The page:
During the nineteenth century talented individuals earned their living travelling from place to place with a magic lantern, presenting illustrated lectures to a paying audience. Few of the scripts used by such itinerant lanternists have survived, but many of the lectures delivered by one of the foremost, John L. Stoddard, were collected in this book. The magic lantern slide depicts a subject similar to those Stoddard touched upon.

The book above is Stoddard's Lectures Volume II. It includes his lectures on Constantinople, Jerusalem and Egypt, and is copiously illustrated with reproductions of the scenes he was projecting on the magic lantern screen.

Optical Lanterns and Accessories, 1901 Hasluck. Hard covered volume with lots of illustrations and information. All aspects of the Magic Lantern, illuminants, and slides are dealt with in detail. Full title is Optical Lanterns and Accessories How to Make and Manage Them Including Instructions on Making Slides written by Paul N. Hasluck published by Cassell and Company Limited. Measures approx. 7" x 4.25" (18 x 11 cm).

Modern Magic Lanterns and their Management, R. Child Bayley, Second edition, c. 1890s. The book is well illustrated with 110 pages plus 35 pages of magic lantern advertisements.


This is a first edition of the book Optic Projection: Principles, Installation and Use of the Magic Lantern, Projection Microscope, Reflecting Lantern, Moving Picture Machine. Fully Illustrated with Plates and over 400 Text-Figures by Simon Henry Gage and Henry Phelps Gage. It is a hardcover. Comstock Publishing Company. 1914. 731 pgs. Illustrated with 400 text-figures and includes 3 laid in photos of optic projectors. Bound in brown buckram with gilt titles.

Wehman's Book on the Magic Lantern. It's Principle and how to use it. Published by Henry J. Wehman, New York, 60+ pages, c. 1920.

Henri John Wehman, the eldest of 13 children, was born on 24 August 1855 in New York City.
By 1870 Henry was working as a typesetter and in 1876 he opened his own print shop and founded Henry J. Wehman Publishers in 1878. Later the name was changed to Wehman Bros, Song & Book Publishers, when one ore more of his brothers were also involved.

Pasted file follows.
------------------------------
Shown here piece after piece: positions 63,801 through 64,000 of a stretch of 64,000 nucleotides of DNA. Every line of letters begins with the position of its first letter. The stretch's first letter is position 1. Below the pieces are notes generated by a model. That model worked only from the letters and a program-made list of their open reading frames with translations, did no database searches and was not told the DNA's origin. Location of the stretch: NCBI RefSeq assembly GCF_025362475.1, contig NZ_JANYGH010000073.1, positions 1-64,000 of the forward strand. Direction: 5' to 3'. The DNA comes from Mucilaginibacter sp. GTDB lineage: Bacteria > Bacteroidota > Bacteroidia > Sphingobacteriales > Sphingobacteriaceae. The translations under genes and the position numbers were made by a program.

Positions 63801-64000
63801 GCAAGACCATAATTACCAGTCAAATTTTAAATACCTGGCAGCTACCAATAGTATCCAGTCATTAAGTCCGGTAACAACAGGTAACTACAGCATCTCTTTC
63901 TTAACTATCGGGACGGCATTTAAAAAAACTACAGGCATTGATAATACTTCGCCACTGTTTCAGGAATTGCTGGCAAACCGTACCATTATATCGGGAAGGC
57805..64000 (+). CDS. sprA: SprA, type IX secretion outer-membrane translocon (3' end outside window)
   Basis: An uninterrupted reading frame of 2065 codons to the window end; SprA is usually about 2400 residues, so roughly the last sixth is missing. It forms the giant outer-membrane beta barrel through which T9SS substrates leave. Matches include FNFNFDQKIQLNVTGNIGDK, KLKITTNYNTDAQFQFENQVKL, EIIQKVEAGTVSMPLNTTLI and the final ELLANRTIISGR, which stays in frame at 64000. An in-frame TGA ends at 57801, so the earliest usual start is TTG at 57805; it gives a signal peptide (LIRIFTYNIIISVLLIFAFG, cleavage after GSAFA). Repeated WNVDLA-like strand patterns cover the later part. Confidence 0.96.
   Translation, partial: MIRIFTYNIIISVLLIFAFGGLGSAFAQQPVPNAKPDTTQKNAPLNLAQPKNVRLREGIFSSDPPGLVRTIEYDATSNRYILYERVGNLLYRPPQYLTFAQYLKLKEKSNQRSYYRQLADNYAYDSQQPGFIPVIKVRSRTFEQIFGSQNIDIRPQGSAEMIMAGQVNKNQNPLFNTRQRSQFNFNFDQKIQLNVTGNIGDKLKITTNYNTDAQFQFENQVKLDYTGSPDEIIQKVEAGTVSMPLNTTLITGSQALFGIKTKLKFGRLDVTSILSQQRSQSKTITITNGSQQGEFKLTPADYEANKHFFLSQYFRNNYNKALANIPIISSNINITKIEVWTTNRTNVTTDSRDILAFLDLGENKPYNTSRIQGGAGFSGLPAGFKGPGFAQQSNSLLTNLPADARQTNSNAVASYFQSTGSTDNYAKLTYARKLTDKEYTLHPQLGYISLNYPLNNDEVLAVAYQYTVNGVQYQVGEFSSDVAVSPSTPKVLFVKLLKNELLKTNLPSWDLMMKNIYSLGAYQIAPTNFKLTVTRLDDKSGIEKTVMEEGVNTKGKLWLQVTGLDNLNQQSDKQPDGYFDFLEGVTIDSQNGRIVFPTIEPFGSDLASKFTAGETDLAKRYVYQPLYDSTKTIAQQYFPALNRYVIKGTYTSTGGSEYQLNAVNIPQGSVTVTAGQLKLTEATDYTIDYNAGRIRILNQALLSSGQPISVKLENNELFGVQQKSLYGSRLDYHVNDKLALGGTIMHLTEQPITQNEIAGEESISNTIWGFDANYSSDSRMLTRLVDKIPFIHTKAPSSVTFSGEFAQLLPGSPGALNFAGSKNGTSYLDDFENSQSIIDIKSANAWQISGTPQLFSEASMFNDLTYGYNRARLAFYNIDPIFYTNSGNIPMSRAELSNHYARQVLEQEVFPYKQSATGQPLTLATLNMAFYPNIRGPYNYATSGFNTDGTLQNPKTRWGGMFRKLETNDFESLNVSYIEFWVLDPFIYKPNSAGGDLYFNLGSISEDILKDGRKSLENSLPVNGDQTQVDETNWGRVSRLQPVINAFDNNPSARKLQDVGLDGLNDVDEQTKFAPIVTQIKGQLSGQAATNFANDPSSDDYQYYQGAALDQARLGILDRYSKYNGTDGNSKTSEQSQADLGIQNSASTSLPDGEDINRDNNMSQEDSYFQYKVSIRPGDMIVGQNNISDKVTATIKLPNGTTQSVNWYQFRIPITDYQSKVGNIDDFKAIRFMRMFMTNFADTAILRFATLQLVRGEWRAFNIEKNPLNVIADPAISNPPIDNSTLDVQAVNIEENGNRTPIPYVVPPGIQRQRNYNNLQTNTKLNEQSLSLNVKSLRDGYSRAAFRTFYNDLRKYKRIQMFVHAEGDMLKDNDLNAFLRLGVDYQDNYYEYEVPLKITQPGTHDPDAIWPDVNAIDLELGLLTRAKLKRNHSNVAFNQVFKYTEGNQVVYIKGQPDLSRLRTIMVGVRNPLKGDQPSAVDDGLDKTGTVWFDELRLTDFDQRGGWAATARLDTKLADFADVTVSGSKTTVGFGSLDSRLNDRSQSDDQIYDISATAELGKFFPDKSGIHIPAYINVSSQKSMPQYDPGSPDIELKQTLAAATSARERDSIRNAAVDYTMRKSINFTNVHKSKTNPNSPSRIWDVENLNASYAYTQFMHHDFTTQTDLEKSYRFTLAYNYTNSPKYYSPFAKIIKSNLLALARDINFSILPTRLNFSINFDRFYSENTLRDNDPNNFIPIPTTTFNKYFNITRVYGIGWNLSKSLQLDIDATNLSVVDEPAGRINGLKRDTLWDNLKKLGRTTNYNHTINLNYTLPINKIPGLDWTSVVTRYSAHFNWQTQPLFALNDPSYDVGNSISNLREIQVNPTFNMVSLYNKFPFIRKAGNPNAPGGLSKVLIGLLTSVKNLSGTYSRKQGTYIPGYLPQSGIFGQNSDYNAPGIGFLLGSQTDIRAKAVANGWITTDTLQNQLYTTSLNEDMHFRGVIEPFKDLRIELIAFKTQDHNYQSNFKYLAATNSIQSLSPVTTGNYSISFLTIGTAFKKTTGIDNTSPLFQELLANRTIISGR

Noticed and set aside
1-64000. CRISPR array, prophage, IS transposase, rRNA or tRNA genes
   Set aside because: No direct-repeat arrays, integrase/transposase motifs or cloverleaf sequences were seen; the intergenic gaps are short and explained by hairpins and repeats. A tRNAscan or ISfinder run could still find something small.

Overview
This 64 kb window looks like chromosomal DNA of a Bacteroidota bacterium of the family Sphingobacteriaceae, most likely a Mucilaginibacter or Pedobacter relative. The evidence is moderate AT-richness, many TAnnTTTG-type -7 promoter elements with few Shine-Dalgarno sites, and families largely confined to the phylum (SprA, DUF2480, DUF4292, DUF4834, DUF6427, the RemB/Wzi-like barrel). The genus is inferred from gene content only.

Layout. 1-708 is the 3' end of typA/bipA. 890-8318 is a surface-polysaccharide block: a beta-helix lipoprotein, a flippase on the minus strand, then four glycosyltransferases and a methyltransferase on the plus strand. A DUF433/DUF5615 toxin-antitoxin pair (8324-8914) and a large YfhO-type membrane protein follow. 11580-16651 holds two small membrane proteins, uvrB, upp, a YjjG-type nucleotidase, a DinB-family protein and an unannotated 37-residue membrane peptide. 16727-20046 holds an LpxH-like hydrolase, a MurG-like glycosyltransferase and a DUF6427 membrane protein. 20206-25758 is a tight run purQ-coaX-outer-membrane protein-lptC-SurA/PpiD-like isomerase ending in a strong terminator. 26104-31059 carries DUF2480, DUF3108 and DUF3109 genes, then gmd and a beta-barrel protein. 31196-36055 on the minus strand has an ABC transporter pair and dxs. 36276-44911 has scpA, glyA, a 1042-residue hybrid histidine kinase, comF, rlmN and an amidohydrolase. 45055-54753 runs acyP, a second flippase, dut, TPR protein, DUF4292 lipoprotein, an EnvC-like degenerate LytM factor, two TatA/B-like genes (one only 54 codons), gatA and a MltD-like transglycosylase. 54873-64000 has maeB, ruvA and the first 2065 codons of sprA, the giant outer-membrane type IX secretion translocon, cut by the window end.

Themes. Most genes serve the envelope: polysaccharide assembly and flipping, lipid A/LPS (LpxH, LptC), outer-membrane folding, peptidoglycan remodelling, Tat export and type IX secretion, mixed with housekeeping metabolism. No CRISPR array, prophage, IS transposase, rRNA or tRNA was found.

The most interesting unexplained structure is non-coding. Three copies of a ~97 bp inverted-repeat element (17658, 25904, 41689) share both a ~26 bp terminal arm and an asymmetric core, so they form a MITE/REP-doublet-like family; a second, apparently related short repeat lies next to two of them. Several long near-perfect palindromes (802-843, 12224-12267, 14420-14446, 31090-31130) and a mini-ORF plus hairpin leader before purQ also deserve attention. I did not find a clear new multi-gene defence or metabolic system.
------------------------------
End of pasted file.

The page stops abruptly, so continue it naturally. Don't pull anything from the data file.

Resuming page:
He became a prolific publisher; Wehman's output consisted maily of a series of 10 Cent Song Books, some 1600 single-song broadsides, large multi-song single sheets, and book-like song collections.

The Lantern: The Christmas Number and Year Book of The Cyclist for 1887-88, published by Iliffe & Son, 98 Fleet St, London & Coventry. Price one shilling. Softback, size 204 x 278 mm. Pagination starts on page 33 (following the unpaginated Christmas Number), and ends with page 126. The many advertising pages are extra to the 126.
In spite of the promising title and cover of this year book almost the complete contents is associated with cycling, which is not very surprising for a Cyclist's Yearbook after all.
However it contains also an extraordinary spoof description of a magic lantern show and its participants, all well known characters in the cycling world at that time. Several circular sketches of the supposed lantern slides projected at the show are included.
The adds are mostly for cycles and accessories, but also include a half-page for cameras and magic lanterns by Perken Son & Rayment, and others for Kingston Dry Plates, and Shew’s Eclipse Pocket Camera.